4. Quality control 2017


4.1. On the national level
4.2. At delivery to PECBMS
4.3. For supranational indices and trends
4.4. For multispecies indicators

The overall aim of PECBMS is to use national data and to produce supranational indices and trends and multispecies indicators as precise and accurate as possible. Therefore, quality control is an extremely important part of the data flow process. Data quality control has been implemented at each level of data collation and analysis, and although many data quality control measures have been described in each computation step, we here present an overview.

Data quality of national schemes as well as PECBMS supranational outputs has been independently checked and approved by publications in peer-reviewed scientific journals.

Production of European population trends and indices and indicators: an overview (click on for the larger picture)

4.1. On the national level

Data quality control at the national level is implemented by each monitoring scheme. PECBMS facilitates contacts between the schemes to share experience and provides suggestions on good practice, as for instance by publishing the Best Practice Guide (Voříšek et al., 2008). Coordinators of national schemes ensure that their fieldworkers are sufficiently trained and skilled. Some schemes even test the knowledge and identification skills of fieldworkers, as for instance in Norway (http://www.birdid.no). Many schemes provide fieldworkers with identification tools (e.g. records of bird songs and calls), with maps and field recording sheets incl. detailed instructions.

The data collected by fieldworkers are examined once received, suspicious records are usually checked immediately and if not justified, they are abolished. Automatic tools (e.g. automatic warning signals issued when suspicious data are entered into a database) are of increasing importance especially in on-line data collation, e.g. to prevent typing errors. National schemes also check the data quality at the level of data analysis, for instance by setting filters for minimum amount of record/sites counted etc.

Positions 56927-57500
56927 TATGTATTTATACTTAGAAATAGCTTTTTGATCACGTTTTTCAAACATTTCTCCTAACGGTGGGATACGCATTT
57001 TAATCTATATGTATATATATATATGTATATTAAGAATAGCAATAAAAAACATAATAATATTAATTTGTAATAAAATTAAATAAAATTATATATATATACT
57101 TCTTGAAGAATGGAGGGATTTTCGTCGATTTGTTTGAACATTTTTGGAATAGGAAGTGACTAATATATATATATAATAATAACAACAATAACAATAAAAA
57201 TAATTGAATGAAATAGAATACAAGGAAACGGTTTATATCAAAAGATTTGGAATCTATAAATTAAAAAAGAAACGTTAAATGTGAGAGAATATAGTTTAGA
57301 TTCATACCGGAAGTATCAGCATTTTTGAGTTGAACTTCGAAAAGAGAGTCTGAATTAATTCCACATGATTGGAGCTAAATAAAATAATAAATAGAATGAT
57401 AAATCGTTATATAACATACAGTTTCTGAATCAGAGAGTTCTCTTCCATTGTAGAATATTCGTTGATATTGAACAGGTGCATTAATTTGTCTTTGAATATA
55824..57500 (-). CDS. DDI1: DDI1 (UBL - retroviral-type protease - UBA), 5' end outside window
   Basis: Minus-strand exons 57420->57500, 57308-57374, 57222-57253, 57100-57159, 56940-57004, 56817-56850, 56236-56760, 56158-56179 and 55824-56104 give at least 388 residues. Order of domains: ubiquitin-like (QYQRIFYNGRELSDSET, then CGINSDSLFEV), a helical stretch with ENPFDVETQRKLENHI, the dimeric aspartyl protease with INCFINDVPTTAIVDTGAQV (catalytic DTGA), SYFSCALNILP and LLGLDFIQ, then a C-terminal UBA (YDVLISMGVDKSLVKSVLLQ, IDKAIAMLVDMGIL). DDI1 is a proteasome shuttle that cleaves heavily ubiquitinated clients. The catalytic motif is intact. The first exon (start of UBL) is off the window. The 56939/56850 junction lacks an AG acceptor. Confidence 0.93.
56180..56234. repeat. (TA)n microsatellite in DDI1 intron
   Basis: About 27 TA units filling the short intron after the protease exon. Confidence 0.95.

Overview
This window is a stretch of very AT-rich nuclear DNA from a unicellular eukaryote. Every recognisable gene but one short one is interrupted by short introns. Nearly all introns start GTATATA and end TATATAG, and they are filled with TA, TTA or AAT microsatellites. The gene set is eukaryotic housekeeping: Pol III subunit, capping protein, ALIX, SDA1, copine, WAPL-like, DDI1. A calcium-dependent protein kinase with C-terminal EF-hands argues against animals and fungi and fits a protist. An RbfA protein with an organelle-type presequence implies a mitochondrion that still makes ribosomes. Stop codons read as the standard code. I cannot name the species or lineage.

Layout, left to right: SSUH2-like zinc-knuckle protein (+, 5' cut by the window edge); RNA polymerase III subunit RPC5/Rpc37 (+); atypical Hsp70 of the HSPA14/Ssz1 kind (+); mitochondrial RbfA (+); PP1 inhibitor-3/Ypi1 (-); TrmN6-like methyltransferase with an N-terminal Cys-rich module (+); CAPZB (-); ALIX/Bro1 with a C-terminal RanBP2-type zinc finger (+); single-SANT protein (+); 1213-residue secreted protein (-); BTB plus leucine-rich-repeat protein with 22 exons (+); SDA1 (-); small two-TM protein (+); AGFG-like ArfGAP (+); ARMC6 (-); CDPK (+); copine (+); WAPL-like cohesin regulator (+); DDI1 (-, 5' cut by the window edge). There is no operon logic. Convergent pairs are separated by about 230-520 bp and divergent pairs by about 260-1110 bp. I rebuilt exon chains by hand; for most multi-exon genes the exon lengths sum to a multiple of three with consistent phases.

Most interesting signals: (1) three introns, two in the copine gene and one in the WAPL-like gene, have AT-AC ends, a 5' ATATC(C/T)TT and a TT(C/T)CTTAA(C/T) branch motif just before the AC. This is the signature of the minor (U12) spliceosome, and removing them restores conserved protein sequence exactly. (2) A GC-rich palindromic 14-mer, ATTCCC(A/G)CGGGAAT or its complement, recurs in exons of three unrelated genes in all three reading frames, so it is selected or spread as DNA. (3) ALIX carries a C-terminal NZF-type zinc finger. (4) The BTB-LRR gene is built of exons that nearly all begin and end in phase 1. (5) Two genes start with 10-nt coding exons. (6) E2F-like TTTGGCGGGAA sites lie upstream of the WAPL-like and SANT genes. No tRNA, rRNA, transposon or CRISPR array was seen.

Most importantly, countries have implemented standardized procedures for field work and produce national indices and trends in the same way.

4.2. At delivery to PECBMS

When delivered to the PECBMS coordination unit, we check all national indices – species by species – for their interannual consistency (that is: we compare them with previous indices) and we examine all suspicious and inexplicable inconsistencies in detail. A special tool to automatically check for interannual consistency of each species/country combination has been developed and we use it on a routine basis.

Also national data on species trends are checked for inconsistencies and computation errors, using quantitative criteria. Suspicious results are again examined in detail and excluded if they cannot be justified as reflecting real population changes; otherwise, they are validated. If necessary, we consult coordinators of national monitoring schemes.

National indices, once checked for suspicious data, are scrutinized further. Supranational species indices are computed only for those species for which data are available from countries hosting at least 50% of its PECBMS European population.

For more details see chapter 1, Box Field methods.

After supranational indices and trends have been produced, a control for their consistency is carried out just as was done for national data. In case we find some inconsistencies, we examine them in detail to find out whether this occurs because the data set is enlarged or improved, or by a computation error.

4.4. For multispecies indicators

Each supranational species index is examined to find out whether the species concerned can be included in the multispecies indicators. Species with either a very large or a very low population index and less precise trend values are examined in detail and potentially discarded (for details see chapter 3).

We compare the indicators computed with their previous versions, just like we do for species trends and indices. Again, when we find any inconsistency, we try to unravel whether this is caused by improvements in the data (e.g. improved national data sets, longer time series, new countries contributing their data) or by a computation error.